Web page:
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Narcissists: why we need to take better care of them

Narcissists often get a bad press. But Dr Kostas Papageorgiou argues that a little bit of narcissism can be a useful tool in stressful situations.

Narcissists: why we need to take better care of them

This research refers to the personality traits of subclinical or normal narcissism and it is not based on samples that meet the diagnostic criteria for Narcissistic Personality Disorder.

Narcissists, like sharks, get a bad press. Both are generally seen as menacing, negative forces to be feared and avoided.

But as any biologist will tell you, sharks play a vital role in the marine ecosystem. And it may be that narcissists also have a necessary part to play in human society.

This of course, goes against the widely accepted perception of personality traits – that it is good to be agreeable and outgoing, and bad to be narcissistic.

After all, narcissistic people engage in risky behaviour, hold an unrealistic superior view of themselves, are overconfident, show little empathy for others, and have little shame or guilt. But if narcissism is so socially toxic, why does it persist and why is it said to be on the rise in modern societies?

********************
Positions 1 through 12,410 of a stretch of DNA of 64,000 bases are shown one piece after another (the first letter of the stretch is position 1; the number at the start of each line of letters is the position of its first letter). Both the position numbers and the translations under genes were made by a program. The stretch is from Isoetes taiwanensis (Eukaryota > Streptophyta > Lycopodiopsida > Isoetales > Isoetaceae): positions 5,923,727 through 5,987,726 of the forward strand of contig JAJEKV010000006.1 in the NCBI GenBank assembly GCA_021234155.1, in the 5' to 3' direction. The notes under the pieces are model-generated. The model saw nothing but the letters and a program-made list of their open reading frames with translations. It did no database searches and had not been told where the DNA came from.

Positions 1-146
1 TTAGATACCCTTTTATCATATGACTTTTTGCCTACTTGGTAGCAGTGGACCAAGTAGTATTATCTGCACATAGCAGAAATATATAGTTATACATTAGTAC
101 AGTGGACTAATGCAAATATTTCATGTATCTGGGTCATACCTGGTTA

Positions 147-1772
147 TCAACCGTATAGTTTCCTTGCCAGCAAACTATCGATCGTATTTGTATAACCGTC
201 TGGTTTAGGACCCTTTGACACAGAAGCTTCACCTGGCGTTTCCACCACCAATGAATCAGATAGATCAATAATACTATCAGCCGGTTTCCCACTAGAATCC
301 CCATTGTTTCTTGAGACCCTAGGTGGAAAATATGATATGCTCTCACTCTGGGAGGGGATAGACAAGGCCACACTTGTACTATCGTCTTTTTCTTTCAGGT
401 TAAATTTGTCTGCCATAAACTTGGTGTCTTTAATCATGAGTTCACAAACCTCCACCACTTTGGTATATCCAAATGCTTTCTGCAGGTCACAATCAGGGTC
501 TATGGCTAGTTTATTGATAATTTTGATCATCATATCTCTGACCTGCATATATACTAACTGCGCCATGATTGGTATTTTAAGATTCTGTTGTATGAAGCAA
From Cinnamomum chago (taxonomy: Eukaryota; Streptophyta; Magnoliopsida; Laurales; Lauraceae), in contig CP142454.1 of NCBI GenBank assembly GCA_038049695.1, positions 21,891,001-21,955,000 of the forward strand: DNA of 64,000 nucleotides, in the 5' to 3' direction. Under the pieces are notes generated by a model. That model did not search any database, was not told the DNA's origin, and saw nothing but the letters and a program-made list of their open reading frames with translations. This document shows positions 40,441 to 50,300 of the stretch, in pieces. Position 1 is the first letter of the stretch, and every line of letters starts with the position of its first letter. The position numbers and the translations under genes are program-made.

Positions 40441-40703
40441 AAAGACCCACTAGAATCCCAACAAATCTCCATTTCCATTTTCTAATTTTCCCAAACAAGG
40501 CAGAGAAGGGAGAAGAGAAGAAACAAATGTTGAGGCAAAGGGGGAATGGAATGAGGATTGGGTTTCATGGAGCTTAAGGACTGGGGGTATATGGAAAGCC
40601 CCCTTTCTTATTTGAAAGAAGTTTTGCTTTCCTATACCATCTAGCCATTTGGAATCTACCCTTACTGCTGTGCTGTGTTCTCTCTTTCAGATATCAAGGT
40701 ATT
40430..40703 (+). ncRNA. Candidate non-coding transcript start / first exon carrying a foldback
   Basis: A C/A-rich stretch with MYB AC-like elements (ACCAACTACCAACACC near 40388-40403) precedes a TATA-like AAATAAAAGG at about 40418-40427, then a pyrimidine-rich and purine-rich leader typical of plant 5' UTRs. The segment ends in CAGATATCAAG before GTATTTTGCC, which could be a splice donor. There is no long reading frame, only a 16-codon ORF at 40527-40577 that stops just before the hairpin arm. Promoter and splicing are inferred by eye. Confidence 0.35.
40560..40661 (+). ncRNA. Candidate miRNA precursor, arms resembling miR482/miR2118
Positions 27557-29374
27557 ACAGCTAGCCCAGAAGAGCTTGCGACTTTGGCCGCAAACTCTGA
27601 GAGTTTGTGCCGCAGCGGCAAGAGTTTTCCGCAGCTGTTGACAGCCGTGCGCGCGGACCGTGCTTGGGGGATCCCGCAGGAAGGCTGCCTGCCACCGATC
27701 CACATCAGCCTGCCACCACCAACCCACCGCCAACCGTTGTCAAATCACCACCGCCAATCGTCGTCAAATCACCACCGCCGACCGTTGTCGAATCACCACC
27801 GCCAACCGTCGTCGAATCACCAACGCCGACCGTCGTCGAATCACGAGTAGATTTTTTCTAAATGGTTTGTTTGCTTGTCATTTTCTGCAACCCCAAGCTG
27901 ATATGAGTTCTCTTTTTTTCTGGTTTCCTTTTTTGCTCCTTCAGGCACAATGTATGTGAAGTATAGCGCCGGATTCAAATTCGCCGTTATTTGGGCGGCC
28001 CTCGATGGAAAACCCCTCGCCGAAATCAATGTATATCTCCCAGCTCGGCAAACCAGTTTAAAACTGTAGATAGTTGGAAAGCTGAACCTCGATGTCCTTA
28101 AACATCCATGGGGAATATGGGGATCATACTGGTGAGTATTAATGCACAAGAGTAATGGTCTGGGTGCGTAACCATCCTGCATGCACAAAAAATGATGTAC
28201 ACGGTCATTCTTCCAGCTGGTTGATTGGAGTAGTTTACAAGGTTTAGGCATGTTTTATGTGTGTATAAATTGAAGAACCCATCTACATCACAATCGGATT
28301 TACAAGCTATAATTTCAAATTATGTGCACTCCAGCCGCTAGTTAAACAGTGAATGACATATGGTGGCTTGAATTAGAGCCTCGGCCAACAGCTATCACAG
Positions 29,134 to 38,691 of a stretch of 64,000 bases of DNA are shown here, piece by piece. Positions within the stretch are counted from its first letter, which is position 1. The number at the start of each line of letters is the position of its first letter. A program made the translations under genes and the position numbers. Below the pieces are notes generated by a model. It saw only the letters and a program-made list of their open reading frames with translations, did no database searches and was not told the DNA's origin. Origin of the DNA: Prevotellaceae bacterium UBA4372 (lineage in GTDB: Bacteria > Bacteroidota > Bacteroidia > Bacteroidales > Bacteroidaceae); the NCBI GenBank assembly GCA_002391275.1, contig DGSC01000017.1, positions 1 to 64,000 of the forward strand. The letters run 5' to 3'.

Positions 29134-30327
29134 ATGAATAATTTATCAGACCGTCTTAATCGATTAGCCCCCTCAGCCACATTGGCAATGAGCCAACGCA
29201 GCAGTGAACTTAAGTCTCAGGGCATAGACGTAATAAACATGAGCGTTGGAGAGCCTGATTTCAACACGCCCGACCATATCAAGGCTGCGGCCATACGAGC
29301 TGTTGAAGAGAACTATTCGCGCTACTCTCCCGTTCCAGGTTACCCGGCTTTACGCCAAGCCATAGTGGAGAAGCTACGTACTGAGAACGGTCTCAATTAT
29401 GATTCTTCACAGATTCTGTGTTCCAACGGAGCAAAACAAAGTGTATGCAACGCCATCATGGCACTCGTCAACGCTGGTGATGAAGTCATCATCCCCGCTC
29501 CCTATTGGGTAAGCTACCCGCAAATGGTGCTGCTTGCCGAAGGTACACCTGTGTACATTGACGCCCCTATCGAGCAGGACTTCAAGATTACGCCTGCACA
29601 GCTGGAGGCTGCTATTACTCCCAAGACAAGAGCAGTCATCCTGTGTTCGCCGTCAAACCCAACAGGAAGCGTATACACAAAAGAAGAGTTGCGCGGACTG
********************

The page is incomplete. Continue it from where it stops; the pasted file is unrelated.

The answer is that human nature is complex. And while narcissism is often associated with “dark traits” like psychopathy and sadism, it also has aspects which are widely considered to be positive, such as extroversion and confidence.

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Article originally appeared in The Conversation.


The featured image has been used courtesy of a Creative Commons license. 

Dr Kostas Papageorgiou
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Dr Kostas Papageorgiou is a Lecturer in the School of Psychology. His research focuses on 'dark personality traits' and how they can be contextualized in a complex web of societal costs and benefits.

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